A Maryland program tests part of Trump’s opioid crisis response plan by waiving a decades-old law that prevented Medicaid from funding large drug rehab clinics.
The Medicaid Institutions for Mental Disease (IMD) exclusion was instituted in 1965 during the Lyndon B. Johnson Administration, and limited access to substance abuse treatment centers for those enrolled in Medicaid. The exclusion prohibited Medicaid from funding substance abuse treatment centers that had more than 16 beds. The reasoning behind the exclusion was that Medicaid shouldn’t pay for treatment that had traditionally been the province of the states.
However, fifty years later, the country’s response to substance abuse treatment has shifted considerably. Many have lobbied to have the IMD exclusion removed, including a bipartisan coalition of state attorneys and the White House’s Commission on Combating Drug Addiction and the Opioid Crisis.
As of today, seven states have been granted a waiver to the IMD exclusion. Besides Maryland, where the change took effect on July 1, 2017, the other states to receive the waiver are California, Massachusetts, New Jersey, Utah, Virginia, and West Virginia.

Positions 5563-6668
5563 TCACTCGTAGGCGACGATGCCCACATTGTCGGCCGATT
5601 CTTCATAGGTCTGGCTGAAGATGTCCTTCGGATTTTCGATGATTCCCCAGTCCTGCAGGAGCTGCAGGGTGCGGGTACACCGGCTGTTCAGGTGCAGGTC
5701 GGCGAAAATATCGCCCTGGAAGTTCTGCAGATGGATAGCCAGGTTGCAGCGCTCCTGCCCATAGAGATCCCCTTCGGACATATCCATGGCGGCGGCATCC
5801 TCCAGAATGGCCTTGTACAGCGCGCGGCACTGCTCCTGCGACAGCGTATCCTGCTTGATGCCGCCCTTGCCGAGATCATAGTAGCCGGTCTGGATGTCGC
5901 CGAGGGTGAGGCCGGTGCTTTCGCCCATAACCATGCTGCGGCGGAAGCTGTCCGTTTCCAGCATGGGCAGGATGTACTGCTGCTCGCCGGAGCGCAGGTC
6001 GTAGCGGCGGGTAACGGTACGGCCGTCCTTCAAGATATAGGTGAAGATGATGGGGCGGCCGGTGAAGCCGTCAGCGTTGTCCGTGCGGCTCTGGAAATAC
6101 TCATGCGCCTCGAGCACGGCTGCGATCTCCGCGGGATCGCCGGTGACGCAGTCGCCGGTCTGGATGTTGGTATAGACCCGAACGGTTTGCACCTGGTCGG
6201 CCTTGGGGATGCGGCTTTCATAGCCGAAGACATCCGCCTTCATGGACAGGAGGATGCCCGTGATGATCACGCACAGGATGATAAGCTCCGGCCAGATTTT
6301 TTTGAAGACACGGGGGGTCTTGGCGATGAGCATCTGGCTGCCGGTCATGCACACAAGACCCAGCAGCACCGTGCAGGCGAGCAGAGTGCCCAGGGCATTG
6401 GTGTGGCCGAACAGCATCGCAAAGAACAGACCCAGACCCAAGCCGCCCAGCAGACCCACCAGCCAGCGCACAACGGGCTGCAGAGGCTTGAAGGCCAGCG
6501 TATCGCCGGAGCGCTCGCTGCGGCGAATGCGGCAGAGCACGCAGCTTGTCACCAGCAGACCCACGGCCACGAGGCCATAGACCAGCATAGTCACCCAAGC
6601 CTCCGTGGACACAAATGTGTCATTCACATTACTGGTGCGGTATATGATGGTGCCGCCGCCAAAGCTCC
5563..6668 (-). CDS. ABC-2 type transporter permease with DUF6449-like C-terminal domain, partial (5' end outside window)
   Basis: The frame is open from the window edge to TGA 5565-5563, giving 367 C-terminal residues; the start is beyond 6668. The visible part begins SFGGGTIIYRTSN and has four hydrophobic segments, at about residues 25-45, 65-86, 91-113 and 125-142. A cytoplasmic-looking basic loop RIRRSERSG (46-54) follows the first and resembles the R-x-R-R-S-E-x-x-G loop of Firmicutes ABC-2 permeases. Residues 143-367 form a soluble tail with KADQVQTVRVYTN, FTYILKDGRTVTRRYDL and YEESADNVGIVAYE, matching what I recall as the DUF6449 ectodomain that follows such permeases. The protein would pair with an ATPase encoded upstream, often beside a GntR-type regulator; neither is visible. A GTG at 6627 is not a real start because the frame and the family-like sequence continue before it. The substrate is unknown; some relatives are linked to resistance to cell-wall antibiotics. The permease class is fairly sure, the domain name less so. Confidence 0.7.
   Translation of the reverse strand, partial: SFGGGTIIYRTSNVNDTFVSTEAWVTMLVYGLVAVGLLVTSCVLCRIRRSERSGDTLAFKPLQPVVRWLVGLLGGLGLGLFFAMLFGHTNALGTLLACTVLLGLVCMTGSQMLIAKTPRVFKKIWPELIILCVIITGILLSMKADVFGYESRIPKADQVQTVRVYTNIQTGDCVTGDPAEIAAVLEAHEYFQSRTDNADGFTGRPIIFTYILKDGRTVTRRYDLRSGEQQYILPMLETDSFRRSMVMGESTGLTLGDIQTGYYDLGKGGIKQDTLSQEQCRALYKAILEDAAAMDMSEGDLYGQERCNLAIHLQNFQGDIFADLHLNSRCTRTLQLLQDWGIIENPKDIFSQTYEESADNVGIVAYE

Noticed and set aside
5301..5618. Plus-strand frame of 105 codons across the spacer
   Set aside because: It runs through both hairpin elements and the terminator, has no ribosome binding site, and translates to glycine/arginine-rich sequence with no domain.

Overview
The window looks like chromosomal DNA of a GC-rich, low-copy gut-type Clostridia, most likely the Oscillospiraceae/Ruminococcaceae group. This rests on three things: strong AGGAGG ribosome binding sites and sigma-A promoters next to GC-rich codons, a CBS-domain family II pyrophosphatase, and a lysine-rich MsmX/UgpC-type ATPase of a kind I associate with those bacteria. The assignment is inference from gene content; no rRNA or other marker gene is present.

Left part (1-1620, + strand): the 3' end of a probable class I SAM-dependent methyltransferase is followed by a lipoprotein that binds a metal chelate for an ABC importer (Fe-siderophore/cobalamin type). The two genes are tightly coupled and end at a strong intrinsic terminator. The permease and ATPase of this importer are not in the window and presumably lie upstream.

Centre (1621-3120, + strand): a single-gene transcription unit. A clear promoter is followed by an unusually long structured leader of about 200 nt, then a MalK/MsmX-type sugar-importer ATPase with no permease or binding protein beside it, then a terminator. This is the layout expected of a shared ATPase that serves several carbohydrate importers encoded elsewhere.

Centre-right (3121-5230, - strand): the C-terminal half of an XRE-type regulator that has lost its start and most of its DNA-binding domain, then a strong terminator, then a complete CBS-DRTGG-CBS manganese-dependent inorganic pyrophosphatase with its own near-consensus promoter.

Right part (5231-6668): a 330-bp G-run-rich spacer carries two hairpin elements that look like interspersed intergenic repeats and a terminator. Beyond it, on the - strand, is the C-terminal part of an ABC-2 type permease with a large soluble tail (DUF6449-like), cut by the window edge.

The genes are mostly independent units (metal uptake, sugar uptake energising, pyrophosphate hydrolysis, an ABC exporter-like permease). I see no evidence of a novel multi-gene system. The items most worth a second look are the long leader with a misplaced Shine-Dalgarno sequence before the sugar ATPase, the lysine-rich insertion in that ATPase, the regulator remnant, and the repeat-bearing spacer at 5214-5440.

According to the Maryland Department of Health, there are 36 providers of addiction recovery treatment who are currently benefiting from the removal of the IMD exclusion, and early data suggests that over 1,500 Medicaid patients were able to take part in addiction recovery treatment during the months of July and August. The Department of Health estimates that there are currently over 2,300 additional beds available at residential substance abuse treatment centers across the state.
States across the country have been hit hard by the opioid crisis, and Maryland is no exception, with officials stating that drug overdose deaths were up 20% in June over the previous year. While the removal of the IMD exclusion has opened up additional beds for those seeking adequate substance abuse recovery treatment in the state, the direct effect of waiving the exclusion will not be known until the appropriate data can be gathered and analyzed.